Natural gas prices are falling, thanks to U.S. inventories being perched at their second-highest levels ever. What does this mean for exchange traded funds (ETFs)?

Forecasts for natural gas is down, or lowered, as the supply-and-demand ratio is well supplied and U.S. inventories have surged to the second-highest level ever. Worldwide, and in the United States, there is plenty of natural gas for consumers to use and consumption will lower by 1.3%, reports Tom Stundza for

Natural gas consumption normally climbs in the summer as cooling demand kicks in, but it might not be enough for a price recovery anytime soon because inventories are well above where they usually are at this time of year.

The outlook overall seems to be optimistic, though: The U.S. Energy Information excepts natural gas consumption to fall 1.3% this year and rise 0.4% next year. Likewise, Henry Hub spot prices averaged $4.65/Mcf in February, are expected to hit $4.67/Mcf in 2009 and $5.87/Mcf in 2010.

Combined with oil and coal, natural gas will meet 79% of U.S. energy supply needs over the next two decades.

Meanwhile, in Russia, the world’s largest gas producer and the world’s largest natural gas market – the United States – have finally come together. Both Shell and Gazprom are working together to send gas from Russia’s far east to LNG terminals on the U.S. West Coast. Figures estimate that the Gazprom shipments might make up about 0.5% of U.S. gas demand, a small-scale relationship, reports Keith Johnson for The Wall Street Journal.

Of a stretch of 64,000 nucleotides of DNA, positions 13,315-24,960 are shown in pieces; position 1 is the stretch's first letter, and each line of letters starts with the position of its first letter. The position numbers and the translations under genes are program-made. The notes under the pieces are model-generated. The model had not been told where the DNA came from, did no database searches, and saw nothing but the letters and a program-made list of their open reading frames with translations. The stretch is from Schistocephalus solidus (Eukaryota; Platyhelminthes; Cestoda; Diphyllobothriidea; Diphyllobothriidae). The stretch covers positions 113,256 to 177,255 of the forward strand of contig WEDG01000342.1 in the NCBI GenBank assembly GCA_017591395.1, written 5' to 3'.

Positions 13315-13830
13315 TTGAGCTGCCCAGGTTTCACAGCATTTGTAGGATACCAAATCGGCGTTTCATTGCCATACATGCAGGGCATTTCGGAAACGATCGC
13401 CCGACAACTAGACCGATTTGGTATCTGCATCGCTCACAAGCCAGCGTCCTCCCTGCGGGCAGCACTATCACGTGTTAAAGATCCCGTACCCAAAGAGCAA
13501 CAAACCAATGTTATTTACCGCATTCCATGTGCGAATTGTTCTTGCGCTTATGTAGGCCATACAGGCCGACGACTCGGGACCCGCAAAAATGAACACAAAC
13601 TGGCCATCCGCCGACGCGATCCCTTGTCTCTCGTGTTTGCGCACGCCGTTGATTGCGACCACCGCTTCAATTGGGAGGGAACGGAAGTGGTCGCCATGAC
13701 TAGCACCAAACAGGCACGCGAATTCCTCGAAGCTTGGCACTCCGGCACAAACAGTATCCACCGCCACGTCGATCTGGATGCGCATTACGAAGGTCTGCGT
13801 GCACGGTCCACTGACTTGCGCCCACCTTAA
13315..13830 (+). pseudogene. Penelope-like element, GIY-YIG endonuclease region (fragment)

As the Obama administration’s energy policy hinges on reducing dependence on foreign energy, especially oil, eyebrows may raise. Importing natural gas raises the bar for the environment- it makes natural gas-fired power plants even more competitive with dirtier coal-fired plants. But it would also widen the cost advantage natural gas plants enjoy over renewable energy, such as wind power and solar power.

  • United States Natural Gas (UNG): down 37.4% year-to-date

  • Market Vectors Russia ETF (RSX): up 33.5% year-to-date; Gazprom is 7.6% of assets

The opinions and forecasts expressed herein are solely those of Tom Lydon, and may not actually come to pass. Information on this site should not be used or construed as an offer to sell, a solicitation of an offer to buy, or a recommendation for any product.